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Email draft

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?? Note that this is a draft replacement of the Email page

This page provides some basic information about NCF email, how it works and how to configure it and related tools.

For information on using the Zimbra webmail system, please see Zimbra.

Sending and receiving email

Email Quick Configuration Info

Mail server:mail.ncf.ca
Username:(your NCF ID, eg., ab123)
Password:(your NCF account password)
Incoming mail:
IMAP Port:(SSL) Port 993
POP-3 Port:(SSL) Port 995
Outgoing mail:
Submission: (TLS and starttls) Port 587
SMTPS: (SSL-legacy) Port 465

General information

NCF provides every member with a personal email address. NCF email addresses are simply a member's account ID (eg., 'ab123') followed by '@ncf.ca', for example, 'ab123@ncf.ca'.

Optionally, you can arrange for an email alias, for example, 'jsmith@ncf.ca'.

Important: If you already have an email address and do not plan to use or regularly check messages to your NCF email address, be sure to tell us. NCF needs to be able to reach you about your account. You can do this by using the Preferences link in the Account box. This used to be at Change Preferences at the bottom-right of the old StartPage.

Receiving mail

Incoming email for you is stored on NCF's computer until you ask for it. There are two ways to receive email:

Using NCF WebMail (browser-based)
All you need to use WebMail is a web browser connected to the internet (eg., home, office, library, internet cafe, anywhere in the world via internet). No set-up is required. You read and send mail from the browser using the Zimbra interface and your mail is stored on an NCF computer. With WebMail, your email stays on the computers at NCF and is backed up there, too, to protect against loss.
A disadvantage of using WebMail is that you have to stay connected to the internet while you are reading and composing your email.
Using an email client (on your personal computer)
Email client software can provide more features in working with email and can often provide important extra features:
  • calendars
  • access to multiple email accounts at once so messages can be organized for efficient management
  • access to news feeds
  • encrypted and signed emails

An email client allows messages to be transferred to your computer and then read there. The size of your mail archive can be as large as your hard drive.

A disadvantage under some choices in setting up the email is that your mail is only accessible while you are at your own computer. Most email providers, including NCF, offer both POP (Post Office Protocol) and IMAP (Internet Message Access Protocol) choices when setting up an email client. In general terms
  • POP, when the email client connects to the mail server, e.g., mail.ncf.ca, downloads all the current messages into the local computer, then deletes them. This means the messages are only available on the local computer. No backup. Some email services do allow "leave mail on the server" under POP, but NCF recommends using IMAP unless you have carefully examined such features.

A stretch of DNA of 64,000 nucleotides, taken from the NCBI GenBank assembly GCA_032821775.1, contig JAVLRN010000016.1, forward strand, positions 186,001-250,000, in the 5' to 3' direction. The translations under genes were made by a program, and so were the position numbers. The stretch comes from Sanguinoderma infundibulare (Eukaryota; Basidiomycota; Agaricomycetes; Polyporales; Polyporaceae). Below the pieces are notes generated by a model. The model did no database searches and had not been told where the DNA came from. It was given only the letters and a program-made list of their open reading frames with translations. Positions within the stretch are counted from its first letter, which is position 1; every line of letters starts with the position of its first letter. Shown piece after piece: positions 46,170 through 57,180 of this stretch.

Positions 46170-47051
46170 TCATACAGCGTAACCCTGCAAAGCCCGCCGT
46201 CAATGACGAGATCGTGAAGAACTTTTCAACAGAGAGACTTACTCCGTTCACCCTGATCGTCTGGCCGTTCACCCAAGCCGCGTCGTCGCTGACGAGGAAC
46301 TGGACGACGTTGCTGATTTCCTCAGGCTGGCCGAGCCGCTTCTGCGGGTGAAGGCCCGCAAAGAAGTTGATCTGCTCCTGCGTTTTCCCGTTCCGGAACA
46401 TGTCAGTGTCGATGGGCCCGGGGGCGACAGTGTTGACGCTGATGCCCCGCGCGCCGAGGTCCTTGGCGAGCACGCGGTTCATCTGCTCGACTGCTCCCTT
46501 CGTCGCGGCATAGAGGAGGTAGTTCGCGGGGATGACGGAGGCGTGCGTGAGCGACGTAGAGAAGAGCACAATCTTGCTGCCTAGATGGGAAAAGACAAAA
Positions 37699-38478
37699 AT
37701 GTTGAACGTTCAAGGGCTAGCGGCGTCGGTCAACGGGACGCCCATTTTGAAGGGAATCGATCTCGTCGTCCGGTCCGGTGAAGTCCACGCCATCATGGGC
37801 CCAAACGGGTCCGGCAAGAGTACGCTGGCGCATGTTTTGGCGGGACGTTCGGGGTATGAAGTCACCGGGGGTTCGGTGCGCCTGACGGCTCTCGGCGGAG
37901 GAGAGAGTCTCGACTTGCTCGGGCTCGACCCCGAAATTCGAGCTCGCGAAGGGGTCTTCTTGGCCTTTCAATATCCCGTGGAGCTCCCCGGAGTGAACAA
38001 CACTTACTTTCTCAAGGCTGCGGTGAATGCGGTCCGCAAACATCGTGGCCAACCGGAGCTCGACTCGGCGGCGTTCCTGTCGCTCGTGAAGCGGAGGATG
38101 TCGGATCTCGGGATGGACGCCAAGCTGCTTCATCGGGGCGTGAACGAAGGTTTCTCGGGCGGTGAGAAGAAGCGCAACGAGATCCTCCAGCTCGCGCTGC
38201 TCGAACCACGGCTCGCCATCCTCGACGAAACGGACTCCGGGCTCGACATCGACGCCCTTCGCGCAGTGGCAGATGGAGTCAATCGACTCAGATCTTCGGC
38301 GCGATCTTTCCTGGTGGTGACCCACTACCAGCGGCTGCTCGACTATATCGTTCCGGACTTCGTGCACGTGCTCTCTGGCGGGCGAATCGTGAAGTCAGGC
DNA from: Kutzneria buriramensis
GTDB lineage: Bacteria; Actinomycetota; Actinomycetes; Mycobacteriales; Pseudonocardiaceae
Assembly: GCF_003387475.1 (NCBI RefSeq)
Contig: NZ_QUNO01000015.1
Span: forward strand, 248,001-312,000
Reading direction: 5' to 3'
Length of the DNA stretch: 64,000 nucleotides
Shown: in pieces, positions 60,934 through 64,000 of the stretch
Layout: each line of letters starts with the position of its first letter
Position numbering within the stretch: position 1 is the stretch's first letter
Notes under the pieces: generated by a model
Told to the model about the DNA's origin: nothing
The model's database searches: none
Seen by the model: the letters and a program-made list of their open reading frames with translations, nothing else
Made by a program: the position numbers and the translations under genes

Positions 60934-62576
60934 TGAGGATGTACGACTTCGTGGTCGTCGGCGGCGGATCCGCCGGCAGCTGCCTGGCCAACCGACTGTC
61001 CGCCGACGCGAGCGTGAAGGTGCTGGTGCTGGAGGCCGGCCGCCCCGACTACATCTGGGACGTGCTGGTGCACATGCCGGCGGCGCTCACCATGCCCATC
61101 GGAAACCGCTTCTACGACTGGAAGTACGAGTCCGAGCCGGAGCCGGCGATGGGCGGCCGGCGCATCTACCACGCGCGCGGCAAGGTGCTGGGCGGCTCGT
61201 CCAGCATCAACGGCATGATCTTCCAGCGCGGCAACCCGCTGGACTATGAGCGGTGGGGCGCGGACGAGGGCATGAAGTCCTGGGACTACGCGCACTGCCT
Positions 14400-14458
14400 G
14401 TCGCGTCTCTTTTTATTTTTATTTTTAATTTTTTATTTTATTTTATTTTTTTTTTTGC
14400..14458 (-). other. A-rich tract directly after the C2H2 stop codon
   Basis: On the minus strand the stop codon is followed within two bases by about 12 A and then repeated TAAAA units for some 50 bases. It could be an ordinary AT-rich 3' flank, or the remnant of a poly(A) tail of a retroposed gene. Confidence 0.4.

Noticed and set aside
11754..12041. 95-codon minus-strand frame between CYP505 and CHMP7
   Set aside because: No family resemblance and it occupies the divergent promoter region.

• IMAP leaves messages on the server until they are deleted. Some services even make it quite difficult to truly delete messages. However, most modern email clients download the messages to your local machine so they can be read offline i.e., while not connected to the internet. This is the choice NCF recommends when using an email client.

Caveat: Some email services use other protocols. In particular, Microsoft 365 (O365 protocol) is used by many organizations such as the University of Ottawa. While interface software exists to make the use of O365 more or less transparent, this requires the organization to activate that software. In the case of uOttawa, for example, the choice was made to only activate the interface for Linux users on the Evolution email client.

Zimbra Limits at NCF

There are several limits you may encounter in your use of Zimbra.

  1. Mail storage size - members are allocated 5GB of storage. This contains all the mail and briefcase data. Members must manage their space within that limit. See how to check your storage space.
  2. Mail message size - the maximum message size allowed is 50MB. The actual file size of the attachments is 20-30% less due to the encoding is required to send it via email. If you have large files that you wish to share, there are a number of other file sharing approaches that may be better than attachments. One of those is using the Zimbra Briefcase - see Zimbra: Briefcase.
  3. Sending rate - NCF limits the rate at which members can send out email to protect against spamming. A limit of 200 messages over a 4 hour span is in place. If you have large distribution lists that will exceed this, please contact the office - we have a solution.

NCF Webmail

NCF Webmail allows you to compose, send, receive and manage your email using any browser. It is the easiest way to send and receive email while you are away from home. Your mail stays on the NCF's mail server. To use it, all you need is a web browser and connection to the Internet.